Do Metal Sheds Need a Base? DIY Guide

  • By: TheWalledNursery
  • Time to read: 6 min.
Affiliate Disclaimer

The Walled Nursery Amazon Associate, we earn from qualifying purchases. We get commissions for purchases made through links in this post at no extra cost to you. Thank You for your support

Metal sheds need a base. Without one, the soil underneath will move, causing the shed to slide with it over time. Eventually, the shed’s door won’t open properly. Plus, most sheds don’t come with a floor- the base will likely be your floor. 

Overall, you should set up a flat and level base before building your metal shed. Having one will make your shed last longer and make it more durable. If you don’t want your shed to collapse, it’s best to add a base sooner than later. 

Is Metal the best material for sheds? Find out Pros and Cons here…

Why Does My Shed Need a Base? 

All sheds need to have a base, whether wood or metal. If you set up the shed directly on the ground, the soil beneath it will erode over time. Eventually, your shed could shift, making it impossible to open the door. 

Your shed could also tip over or collapse on itself! If that happens, it would be costly to remove and start over. 

The base also helps to support the shed’s weight, so it doesn’t sink into the ground when it rains. The base helps with air circulation and keeps the inside of the structure dry since water is less likely to leak in. 

Finally, your base will make the ground level for the shed. If you try to build directly on the ground, you could easily run into problems with the walls lining up. Plus, your floor wouldn’t be very level without one.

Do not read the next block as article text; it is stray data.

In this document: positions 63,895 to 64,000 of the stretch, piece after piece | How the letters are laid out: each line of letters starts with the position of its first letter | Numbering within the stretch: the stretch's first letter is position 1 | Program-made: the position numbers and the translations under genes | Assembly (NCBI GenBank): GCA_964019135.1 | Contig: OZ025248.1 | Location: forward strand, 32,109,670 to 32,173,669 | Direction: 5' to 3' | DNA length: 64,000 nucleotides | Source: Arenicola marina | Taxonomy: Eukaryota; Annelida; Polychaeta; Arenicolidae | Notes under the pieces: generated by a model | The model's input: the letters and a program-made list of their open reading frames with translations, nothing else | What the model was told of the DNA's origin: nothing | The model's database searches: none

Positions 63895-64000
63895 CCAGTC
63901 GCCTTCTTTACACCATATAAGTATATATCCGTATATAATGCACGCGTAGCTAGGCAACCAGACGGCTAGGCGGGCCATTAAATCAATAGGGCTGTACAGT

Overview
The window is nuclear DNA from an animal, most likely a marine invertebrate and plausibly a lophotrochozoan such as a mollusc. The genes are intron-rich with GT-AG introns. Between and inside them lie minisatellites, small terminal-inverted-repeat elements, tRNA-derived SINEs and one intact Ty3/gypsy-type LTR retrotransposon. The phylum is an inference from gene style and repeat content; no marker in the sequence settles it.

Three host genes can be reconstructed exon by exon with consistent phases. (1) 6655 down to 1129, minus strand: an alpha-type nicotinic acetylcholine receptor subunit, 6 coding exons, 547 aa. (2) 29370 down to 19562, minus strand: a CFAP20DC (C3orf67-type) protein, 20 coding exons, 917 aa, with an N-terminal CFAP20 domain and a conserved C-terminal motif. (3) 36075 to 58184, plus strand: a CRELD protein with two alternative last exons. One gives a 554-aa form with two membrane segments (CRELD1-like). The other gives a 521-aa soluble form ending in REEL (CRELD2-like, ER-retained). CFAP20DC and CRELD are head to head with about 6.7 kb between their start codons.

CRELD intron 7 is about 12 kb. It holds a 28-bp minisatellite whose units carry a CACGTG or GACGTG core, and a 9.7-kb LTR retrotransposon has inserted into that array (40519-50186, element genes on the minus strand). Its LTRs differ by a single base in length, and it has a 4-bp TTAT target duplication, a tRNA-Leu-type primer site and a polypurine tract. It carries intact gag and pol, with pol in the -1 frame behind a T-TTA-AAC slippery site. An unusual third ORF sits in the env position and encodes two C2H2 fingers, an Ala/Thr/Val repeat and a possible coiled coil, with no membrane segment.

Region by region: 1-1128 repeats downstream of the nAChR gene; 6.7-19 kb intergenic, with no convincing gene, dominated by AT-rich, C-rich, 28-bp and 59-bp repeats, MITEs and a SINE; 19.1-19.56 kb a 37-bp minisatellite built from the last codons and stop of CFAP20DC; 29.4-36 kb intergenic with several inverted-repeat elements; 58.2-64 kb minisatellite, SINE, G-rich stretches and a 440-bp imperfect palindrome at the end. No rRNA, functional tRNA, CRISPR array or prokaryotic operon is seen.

What Are My Options For a Base? 

When building a metal shed, you have many more options for a base than you might realize. Concrete slabs are the most common choice. You can place the shed directly on top, and the concrete is very sturdy. 

However, you can also make a wooden frame as a base. The bearers of the shed rest on it, while the frame has spikes that penetrate the ground. When you make it level, wooden shed bases are another great option. You will need to have a metal shed with a floor already, though. 

Plastic shed bases are also another less common choice. Their design can assist with drainage, and the base is even easy to move.  

With a metal shed, your best choice would probably be a base made of concrete. Although it can be messy to install, it gives you the best support out of all these options. 

It’s also the most permanent option. If you know you’ll want to move the shed in the future; then a plastic base would be best for you. 

How Can I Make a Metal Shed Base? 

Pouring concrete isn’t as challenging as you might think! Plenty of people tackles building their own shed bases as a DIY project. First, you’ll need to get the measurements of your new shed. 

Clean out the area next. You don’t want any debris on the ground- clear away trees, plants, branches, and rocks. 

You’ll also need to make sure you call 811 before you dig! This number connects you with utility groups who know where the lines run on your property. You must call three days before you want to dig. 

How To Paint A Rusty Metal Roof [4 ...